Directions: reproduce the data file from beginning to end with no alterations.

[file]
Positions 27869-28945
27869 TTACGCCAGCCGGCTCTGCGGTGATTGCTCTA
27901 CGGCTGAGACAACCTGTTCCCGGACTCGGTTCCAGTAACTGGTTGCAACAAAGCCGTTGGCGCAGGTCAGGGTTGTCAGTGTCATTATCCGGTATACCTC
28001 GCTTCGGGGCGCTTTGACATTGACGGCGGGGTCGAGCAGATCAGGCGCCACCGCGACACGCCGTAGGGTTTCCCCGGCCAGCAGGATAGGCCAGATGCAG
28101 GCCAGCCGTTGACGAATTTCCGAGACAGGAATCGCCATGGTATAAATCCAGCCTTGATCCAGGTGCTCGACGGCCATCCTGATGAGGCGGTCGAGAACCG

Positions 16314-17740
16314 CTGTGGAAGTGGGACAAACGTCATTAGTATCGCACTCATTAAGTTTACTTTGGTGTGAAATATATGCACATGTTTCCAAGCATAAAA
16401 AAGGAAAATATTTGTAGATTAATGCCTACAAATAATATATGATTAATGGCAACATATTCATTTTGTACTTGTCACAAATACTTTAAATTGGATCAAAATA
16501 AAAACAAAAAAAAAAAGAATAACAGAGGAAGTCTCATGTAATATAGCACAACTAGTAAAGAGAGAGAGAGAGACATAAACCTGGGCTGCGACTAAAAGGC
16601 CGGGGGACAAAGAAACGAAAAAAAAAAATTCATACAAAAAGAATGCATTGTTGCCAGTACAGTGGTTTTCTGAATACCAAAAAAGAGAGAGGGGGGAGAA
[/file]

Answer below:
Positions 27869-28945
27869 TTACGCCAGCCGGCTCTGCGGTGATTGCTCTA
27901 CGGCTGAGACAACCTGTTCCCGGACTCGGTTCCAGTAACTGGTTGCAACAAAGCCGTTGGCGCAGGTCAGGGTTGTCAGTGTCATTATCCGGTATACCTC
28001 GCTTCGGGGCGCTTTGACATTGACGGCGGGGTCGAGCAGATCAGGCGCCACCGCGACACGCCGTAGGGTTTCCCCGGCCAGCAGGATAGGCCAGATGCAG
28101 GCCAGCCGTTGACGAATTTCCGAGACAGGAATCGCCATGGTATAAATCCAGCCTTGATCCAGGTGCTCGACGGCCATCCTGATGAGGCGGTCGAGAACCG

Positions 16314-17740
16314 CTGTGGAAGTGGGACAAACGTCATTAGTATCGCACTCATTAAGTTTACTTTGGTGTGAAATATATGCACATGTTTCCAAGCATAAAA
16401 AAGGAAAATATTTGTAGATTAATGCCTACAAATAATATATGATTAATGGCAACATATTCATTTTGTACTTGTCACAAATACTTTAAATTGGATCAAAATA
16501 AAAACAAAAAAAAAAAGAATAACAGAGGAAGTCTCATGTAATATAGCACAACTAGTAAAGAGAGAGAGAGAGACATAAACCTGGGCTGCGACTAAAAGGC
16601 CGGGGGACAAAGAAACGAAAAAAAAAAATTCATACAAAAAGAATGCATTGTTGCCAGTACAGTGGTTTTCTGAATACCAAAAAAGAGAGAGGGGGGAGAA